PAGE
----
Tagged: Beavis and Butt-head

Mr. and Mrs. Twinfamy

Is Today a Holiday or Something?

Mr. and Mrs. Twinfamy

I spread myself thinly across multiple, often conflicting responsibilities. Student John and Stay-At-Home-Dad are in a constant death match, each plotting against the other to undermine the otherwise phenomenal jobs they each perform. They let Writer John out of his crate roughly once a week, and as soon as that latch is lifted, Writer John careens through the door and sprints figure eights around the living room with the laptop, spouting mirthful gibberish like The Great Cornholio. But as soon as Writer John has flung his brainchild out into the tangled Interweb, he’s back in the holding cell, from which he shouts genius ideas for blogs, novels, and 3-D feature films, hoping against hope that the other Johns hear, but knowing deep down that a majority of them tragically will vanish into the ether, neglected and unwritten. While all of this goes on, Husband John–the unofficial fearless leader–watches from the couch. It’s been difficult for Husband John to get a word in as of late, with all of the demands the others have needed to handle, but at the last chapter meeting, he dropped a bomb on everyone.

“So has anyone had any thoughts about what we’re doing for Valentine’s Day?”

The room fell silent.

“You all forgot, didn’t you?”

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My "The Emotions of Chuck Norris" Shirt - Click to buy this majestic garment for your very own.

Did He Just Say What I Think He Said?

There is a moment that every Daddy waits for.

Braveheart - Hold... Hold... HOLD...

Hold… Hold… HOLD!…

Typically (or stereotypically, if you’d prefer), Mommy is the all-star. The intensity of the mother-spawn connection is undeniable. After spending nine months living inside of her plus the primal closeness of breastfeeding, dads often feel they are second string in many respects. While there are families with stay-at-home male superheroes like me, I would argue that even then, there is just something cosmically unique about the bond between mother and baby with which fathers just can’t compete.

However, every dad–whether a working dad, a stay-at-home dad, a combination of the two, or some other option I can’t think of–waits for one special, magical moment. A moment he can truly call his own. A moment when his loinfruit shines the spotlight solely on him, and it becomes completely okay for him to ham it up–even in front of Mommy. A moment he is verbally singled out by his offspring as The Man in Charge, the Go-To Guy, the Master of the Universe. Yes, that’s right, I’m talking about the first-ever time his baby identifies him aloud as “Dada.”

He-Man: "I have the power!"

“I… have… the POWER!” –He-Man, on hearing his son call him “Dada” for the first time.

This landmark occurrence is mind-blowingly amazing in its own right–it signifies language acquisition and adds a new, verbal layer of connection between parent and child. But–at least in English-speaking households–it also gives Dad a little ego boost as it usually happens before “Mama.” Call it a purely phonetic phenomenon if you like, moms. We’re well aware that the “D” sound is easier to make than “M” and we don’t care, because when we hear that inaugural “Da” amidst the babble, we know the wait is almost over. We’re going to beat you in just this one thing. And that’s okay.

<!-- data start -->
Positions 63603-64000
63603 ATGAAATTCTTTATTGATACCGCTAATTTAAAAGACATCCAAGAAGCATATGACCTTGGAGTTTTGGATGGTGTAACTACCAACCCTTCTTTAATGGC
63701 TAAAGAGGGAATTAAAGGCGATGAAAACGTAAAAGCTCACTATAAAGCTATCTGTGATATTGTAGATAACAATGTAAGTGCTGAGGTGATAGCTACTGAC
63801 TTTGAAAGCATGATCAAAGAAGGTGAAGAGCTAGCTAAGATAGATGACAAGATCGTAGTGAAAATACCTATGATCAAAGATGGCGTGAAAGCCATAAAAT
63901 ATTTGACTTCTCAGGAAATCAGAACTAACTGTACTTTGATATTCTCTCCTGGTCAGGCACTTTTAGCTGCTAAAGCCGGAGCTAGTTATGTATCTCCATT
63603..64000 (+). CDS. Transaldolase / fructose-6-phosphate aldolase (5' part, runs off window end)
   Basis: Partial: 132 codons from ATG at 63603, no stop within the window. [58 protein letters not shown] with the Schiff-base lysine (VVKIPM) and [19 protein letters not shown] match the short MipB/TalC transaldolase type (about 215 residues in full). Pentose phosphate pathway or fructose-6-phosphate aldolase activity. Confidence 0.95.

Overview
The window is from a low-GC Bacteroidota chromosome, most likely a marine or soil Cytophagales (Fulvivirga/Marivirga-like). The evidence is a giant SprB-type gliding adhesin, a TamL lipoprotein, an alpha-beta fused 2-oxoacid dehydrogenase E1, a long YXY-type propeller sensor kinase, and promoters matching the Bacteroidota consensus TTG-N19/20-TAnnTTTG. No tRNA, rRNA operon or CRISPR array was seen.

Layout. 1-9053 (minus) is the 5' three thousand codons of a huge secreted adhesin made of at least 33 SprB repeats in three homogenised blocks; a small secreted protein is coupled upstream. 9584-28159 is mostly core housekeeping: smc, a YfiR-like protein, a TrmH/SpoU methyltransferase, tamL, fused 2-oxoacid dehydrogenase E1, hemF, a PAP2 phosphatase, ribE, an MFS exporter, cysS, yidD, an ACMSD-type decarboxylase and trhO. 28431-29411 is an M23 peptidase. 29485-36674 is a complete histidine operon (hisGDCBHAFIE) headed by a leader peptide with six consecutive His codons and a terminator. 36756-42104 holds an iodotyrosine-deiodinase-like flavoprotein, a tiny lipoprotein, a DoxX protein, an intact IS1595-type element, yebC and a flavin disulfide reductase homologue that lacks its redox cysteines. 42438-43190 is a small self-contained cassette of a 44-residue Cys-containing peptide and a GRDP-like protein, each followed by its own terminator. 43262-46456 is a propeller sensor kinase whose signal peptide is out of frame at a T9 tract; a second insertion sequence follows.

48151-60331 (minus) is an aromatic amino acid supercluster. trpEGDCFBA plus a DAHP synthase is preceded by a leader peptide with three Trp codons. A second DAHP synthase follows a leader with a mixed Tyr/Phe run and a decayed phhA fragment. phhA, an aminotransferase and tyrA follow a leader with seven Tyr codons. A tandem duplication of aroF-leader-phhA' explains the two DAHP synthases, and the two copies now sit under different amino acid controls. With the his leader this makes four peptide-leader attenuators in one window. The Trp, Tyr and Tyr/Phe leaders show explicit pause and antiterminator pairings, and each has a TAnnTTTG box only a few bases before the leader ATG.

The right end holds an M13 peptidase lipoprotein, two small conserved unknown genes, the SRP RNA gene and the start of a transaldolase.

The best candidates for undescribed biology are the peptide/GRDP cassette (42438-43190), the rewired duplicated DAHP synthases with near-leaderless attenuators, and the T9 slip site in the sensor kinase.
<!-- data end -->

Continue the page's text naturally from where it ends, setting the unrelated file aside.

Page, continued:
At the same time, this anticipation can get us a little carried away. For instance, some over-excited dads rule the initial, randomly-stumbled-upon, mid-babble “Dada” as The First. Never mind that the alleged “Dada” wasn’t even in the room and the kid was engrossed in turning an expensive board book into paper pudding before he can even fully grasp its content (money well spent). Yet, the first time they hear these two chance syllables in succession, some dads are on Facebook in seconds flat, telling the world that the “Dada” has dropped.

Settle down, Beavis. Sure, I’ve had these moments, too, but to me, this is an inauthentic “Dada.”

Since the Twins arrived, I’ve been telling myself I would not claim to be dubbed Dada prematurely, and was proud with my performance when we first heard my son say:

“NnnnnnnnnguhguhguhthhhthhhDadababababassssssssssssssssss.”

“Did you hear that?” my wife enthused. “He said Dada!”

“Yeah,” I replied, skeptical. “Not really, though.”

See, in my opinion, the Official Dada Ruling should be one in which the child actually seems to be addressing or identifying Dada, an intentional utterance instead of an accidental baby-babble snippet. This is when you know your child has joined Team Dada.

Which brings me to my most legendary announcement since The Unveiling of Twinfamy Logo 2.0:

On Monday, August 29, 2011, around 7:45 am, my son welcomed me into the Dada Ranks…I think. Maybe. I don’t know. Well, here’s what happened.

I had put my daughter down for the morning’s first nap and was now changing my son’s diaper before shipping him, too, off to Dreamland. The whole time, he stared up at me with an admiring half-smile. As I affixed the new diaper’s Velcro and pulled his pants back on, he looked me dead in the eye and said, “Dada.”

Chills. Butterflies. Skepticism. More chills. Imaginary Disney-movie animal sidekicks cheering.

Did he just say what I think he said?

He launched into a squinty-eyed giggle and I joined him, encouraging him on a job well done, and reinforcing, “That’s RIGHT, Buddy! I’m your Dada!”

As the festivities drew to a close, I rocked him to sleep to the tune of my magically delicious baritone crooning “Bohemian Rhapsody,” cribbed him in super slow-motion so as to not wake him, and plopped onto the couch.

Did he just say what I think he said?

He looked right at me.

They were his only two syllables during the entire diaper transaction.

I then noticed the t-shirt I was wearing:

My "The Emotions of Chuck Norris" Shirt - Click to buy this majestic garment for your very own.

Exhibit A (for Awesome)

Was it because of the shirt? Was he calling Chuck “Dada” instead of me? Or did the nine majestic Norrises inspire him to call me “Dada”?

I needed a second opinion.

I unsheathed my cell phone and ran to the other side of the house to call my wife at work. (After five years as a teacher, I have a slight volume problem–I tend to over-project my voice, even when unnecessary, so I’ve learned not to talk on the phone during naptime.)

“Hello?”